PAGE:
As advances in neuroscience and genetics reveal complex associations between brain structures, functions and symptoms of mental disorders, there have been calls for psychiatric classifications to be reconfigured, to conceptualize mental disorders as disorders of the brain. In this paper, I argue that this view is mistaken, and that the level at which we identify mental disorders is, and should be, the person, not the brain. This is not to deny physicalism or argue that the mental realm is somehow distinct from the physical, but rather to suggest the things that are going 'wrong' in mental disorder are picked out at the person-level: they are characterized by breaches in epistemic, rational, evaluative, emotional, social and moral norms. However, as our scientific understanding of the brain becomes advanced, what makes an identified neurobiological difference in brain structure or functioning indicative of pathology is its association with these behaviours at the person-level. Instead of collapsing psychiatry into biomedicine, biomedicine may benefit from drawing closer to the expertise of psychiatry, as it is able to accommodate social, psychological and biological explanations while focusing on the person, within their environment.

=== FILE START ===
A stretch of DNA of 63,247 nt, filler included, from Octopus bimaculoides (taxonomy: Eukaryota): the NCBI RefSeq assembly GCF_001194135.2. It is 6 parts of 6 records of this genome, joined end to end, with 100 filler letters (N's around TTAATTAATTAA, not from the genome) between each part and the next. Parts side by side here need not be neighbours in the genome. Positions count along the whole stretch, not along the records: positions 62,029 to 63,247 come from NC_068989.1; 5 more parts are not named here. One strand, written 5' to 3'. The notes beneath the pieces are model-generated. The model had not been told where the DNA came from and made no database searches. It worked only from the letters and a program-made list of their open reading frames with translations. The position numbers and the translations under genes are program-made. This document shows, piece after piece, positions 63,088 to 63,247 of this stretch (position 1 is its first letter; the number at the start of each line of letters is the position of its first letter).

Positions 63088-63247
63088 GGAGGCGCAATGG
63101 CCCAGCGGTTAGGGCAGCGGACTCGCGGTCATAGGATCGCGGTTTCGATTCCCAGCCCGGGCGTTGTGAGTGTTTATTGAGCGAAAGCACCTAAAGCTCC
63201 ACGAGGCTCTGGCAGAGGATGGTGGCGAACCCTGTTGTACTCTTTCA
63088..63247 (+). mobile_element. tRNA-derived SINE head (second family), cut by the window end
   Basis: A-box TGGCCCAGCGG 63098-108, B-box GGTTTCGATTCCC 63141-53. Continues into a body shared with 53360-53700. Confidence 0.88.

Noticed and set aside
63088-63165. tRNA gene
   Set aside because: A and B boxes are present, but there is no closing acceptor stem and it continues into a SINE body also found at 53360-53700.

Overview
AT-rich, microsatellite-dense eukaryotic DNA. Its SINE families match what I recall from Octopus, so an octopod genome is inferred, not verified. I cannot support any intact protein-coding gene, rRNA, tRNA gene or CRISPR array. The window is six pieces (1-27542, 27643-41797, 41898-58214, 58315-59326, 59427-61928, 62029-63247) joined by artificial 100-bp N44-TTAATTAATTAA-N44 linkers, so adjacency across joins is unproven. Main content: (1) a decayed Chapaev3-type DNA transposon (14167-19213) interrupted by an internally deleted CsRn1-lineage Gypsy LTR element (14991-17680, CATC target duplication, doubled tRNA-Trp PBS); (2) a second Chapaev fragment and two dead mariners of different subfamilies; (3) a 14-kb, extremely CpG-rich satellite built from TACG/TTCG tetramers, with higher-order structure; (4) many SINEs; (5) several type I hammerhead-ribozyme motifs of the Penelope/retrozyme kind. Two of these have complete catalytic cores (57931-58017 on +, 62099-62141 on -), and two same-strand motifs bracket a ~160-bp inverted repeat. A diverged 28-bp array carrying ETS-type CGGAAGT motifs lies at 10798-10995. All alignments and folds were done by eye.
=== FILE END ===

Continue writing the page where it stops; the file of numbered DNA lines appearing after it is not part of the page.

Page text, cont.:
© 2013 John Wiley & Sons Ltd.